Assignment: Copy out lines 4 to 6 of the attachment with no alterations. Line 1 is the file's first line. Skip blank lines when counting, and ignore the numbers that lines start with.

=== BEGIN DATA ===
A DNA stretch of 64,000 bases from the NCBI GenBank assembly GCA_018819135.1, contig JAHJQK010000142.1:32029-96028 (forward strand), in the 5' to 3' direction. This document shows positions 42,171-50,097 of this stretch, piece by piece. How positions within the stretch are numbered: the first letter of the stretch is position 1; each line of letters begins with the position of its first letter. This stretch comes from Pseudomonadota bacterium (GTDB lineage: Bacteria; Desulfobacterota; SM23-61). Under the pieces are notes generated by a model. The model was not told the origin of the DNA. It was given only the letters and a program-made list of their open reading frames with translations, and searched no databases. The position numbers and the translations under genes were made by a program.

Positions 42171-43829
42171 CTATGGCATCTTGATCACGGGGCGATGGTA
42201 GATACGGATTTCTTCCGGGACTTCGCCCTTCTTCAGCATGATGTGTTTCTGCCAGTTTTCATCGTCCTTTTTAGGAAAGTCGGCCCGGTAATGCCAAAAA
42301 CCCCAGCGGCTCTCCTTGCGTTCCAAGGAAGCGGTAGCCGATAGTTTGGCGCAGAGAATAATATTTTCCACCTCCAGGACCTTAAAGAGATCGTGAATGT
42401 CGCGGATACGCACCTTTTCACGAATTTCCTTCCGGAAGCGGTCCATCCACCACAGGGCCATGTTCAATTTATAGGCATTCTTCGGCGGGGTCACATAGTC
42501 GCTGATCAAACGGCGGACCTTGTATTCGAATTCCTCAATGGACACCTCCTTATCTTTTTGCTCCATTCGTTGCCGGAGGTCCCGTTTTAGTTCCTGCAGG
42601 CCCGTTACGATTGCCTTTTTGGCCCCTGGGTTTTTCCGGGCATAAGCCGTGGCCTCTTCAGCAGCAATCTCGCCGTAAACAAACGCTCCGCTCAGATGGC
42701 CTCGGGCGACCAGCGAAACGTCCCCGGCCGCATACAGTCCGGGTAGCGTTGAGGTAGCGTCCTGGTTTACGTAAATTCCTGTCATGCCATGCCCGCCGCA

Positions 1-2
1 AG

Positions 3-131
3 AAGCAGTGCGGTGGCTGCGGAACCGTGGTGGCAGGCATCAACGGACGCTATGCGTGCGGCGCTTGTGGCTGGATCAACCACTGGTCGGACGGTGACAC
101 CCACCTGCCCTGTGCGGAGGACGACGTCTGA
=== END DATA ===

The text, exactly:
42201 GATACGGATTTCTTCCGGGACTTCGCCCTTCTTCAGCATGATGTGTTTCTGCCAGTTTTCATCGTCCTTTTTAGGAAAGTCGGCCCGGTAATGCCAAAAA
42301 CCCCAGCGGCTCTCCTTGCGTTCCAAGGAAGCGGTAGCCGATAGTTTGGCGCAGAGAATAATATTTTCCACCTCCAGGACCTTAAAGAGATCGTGAATGT
42401 CGCGGATACGCACCTTTTCACGAATTTCCTTCCGGAAGCGGTCCATCCACCACAGGGCCATGTTCAATTTATAGGCATTCTTCGGCGGGGTCACATAGTC